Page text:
We live in Hamilton, and it's very hard for us to see our own city as a tourist attraction.
By Tanya Ritchie
Published October 26, 2016
The following is the text of my delegation to the October 25, 2016 General Issues Committee meeting on Hamilton's Light Rail Transit (LRT) project.
Thank you for allowing me the opportunity to speak today. My name is Tanya Ritchie and my husband Tim and I are the owners of the Hamilton Guesthouse, which is the city's only backpackers' hostel.
We've been in business for a bit over six years now and we've been proud and privileged to welcome tourists and travellers from all over the world to the city.
We are both personally and professionally in favour of the light rail project for Hamilton.
We live in Hamilton, and it's very hard for us to see our own city as a tourist attraction. Many Hamiltonians ask me: "what do people come to Hamilton for?" or even "do people really come to Hamilton?"
For us, the locals, this is where we wake up, get dressed, and drag ourselves to work. It's hard to conceive of the notion that someone from Japan or Chile is scheduling their vacation with us in mind.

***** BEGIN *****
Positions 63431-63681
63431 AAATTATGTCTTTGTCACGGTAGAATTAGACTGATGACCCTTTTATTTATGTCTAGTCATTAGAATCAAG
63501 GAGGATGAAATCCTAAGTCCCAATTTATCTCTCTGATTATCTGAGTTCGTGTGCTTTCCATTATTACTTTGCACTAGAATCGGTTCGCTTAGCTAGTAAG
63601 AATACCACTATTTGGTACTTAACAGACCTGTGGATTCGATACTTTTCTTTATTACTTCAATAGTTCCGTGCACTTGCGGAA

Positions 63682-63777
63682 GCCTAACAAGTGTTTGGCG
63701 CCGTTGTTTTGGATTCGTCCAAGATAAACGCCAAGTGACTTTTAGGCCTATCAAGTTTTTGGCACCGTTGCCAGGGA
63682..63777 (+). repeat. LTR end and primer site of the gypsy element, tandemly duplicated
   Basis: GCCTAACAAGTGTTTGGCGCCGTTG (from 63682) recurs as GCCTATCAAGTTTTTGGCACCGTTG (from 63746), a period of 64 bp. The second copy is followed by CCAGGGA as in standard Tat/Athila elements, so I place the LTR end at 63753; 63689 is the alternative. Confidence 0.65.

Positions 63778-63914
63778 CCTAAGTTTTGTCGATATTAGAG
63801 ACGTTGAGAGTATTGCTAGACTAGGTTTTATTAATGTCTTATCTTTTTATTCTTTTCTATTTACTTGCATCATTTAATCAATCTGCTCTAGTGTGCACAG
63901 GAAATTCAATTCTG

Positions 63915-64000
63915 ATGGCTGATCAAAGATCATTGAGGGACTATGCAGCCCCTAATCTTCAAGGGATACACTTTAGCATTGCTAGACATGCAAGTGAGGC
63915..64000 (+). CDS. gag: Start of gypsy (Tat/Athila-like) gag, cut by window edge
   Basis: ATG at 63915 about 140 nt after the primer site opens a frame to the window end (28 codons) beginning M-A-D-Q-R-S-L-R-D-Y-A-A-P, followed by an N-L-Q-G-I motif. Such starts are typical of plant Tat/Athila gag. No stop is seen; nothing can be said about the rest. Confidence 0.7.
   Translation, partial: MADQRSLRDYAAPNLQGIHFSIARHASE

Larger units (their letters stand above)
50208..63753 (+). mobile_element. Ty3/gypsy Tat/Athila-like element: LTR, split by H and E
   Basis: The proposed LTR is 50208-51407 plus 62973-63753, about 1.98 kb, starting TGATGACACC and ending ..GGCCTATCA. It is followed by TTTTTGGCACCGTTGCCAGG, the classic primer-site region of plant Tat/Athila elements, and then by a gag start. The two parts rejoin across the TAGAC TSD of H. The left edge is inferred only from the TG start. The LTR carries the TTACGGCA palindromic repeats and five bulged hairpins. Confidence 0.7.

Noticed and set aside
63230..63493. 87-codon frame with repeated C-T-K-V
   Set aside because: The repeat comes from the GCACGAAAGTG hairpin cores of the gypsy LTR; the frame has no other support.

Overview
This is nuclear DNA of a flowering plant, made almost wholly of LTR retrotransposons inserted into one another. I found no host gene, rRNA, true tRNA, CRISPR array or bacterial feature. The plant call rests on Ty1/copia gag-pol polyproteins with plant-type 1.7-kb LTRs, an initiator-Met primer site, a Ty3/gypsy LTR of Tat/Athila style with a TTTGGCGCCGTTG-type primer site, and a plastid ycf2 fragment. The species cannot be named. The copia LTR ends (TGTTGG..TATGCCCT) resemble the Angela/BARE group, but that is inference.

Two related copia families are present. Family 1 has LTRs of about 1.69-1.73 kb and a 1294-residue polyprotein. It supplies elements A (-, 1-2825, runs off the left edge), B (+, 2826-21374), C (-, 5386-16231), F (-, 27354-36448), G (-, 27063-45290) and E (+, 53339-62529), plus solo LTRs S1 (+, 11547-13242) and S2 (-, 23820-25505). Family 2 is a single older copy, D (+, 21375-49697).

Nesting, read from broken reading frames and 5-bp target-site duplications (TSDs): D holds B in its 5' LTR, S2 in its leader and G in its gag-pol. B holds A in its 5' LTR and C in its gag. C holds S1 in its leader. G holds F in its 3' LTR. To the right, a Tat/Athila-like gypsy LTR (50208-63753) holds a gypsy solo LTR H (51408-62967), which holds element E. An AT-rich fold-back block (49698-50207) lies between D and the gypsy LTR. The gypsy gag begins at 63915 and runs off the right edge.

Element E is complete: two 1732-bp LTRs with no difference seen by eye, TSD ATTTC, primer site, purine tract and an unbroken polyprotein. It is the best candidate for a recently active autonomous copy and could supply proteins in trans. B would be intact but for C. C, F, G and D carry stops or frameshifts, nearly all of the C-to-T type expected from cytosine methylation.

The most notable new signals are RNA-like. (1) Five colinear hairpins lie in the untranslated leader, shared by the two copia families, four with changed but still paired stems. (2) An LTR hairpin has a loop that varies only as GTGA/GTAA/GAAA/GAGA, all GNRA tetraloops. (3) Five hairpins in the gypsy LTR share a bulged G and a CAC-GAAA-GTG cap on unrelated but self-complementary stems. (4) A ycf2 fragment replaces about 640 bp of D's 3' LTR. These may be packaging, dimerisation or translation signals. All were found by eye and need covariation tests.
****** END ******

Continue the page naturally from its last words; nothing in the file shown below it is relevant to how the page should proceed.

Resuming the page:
The Hamilton Guesthouse is a small business - we only have ten beds - and yet we have welcomed thousands of guests from every continent on earth, excepting Antarctica. (The many large hotels in the city accommodate orders of magnitude more people.)
For just this year to date, we have had guests from 137 different countries, which is about two-thirds of the countries of the world.
The vast majority of these people arrive by plane and train. They're not driving here from France or from Nigeria. When they get here, they need to be able to get around.
They travel to every single ward in the city, to see our many attractions. Historic sites, natural wonders, concert venues, college campuses, and far more.
With these thousands of people come thousands and thousands of dollars to spend in our shops, theatres and restaurants. But only if they can get there. And they want to get there.
They want to get to Dundas and Waterdown and Flamborough and Stoney Creek and Ancaster and all over the old city of Hamilton. They want to enjoy everything that we have to offer, everything that we take for granted every day.
For this reason, I ask you all most earnestly, not only to move ahead with the first stage of this project, the B-Line, but to follow it up with the rest of the BLAST network without delay.
It's often said lately that Hamilton is a well-kept secret. Well, the secret's out now and we have to make the most of it.
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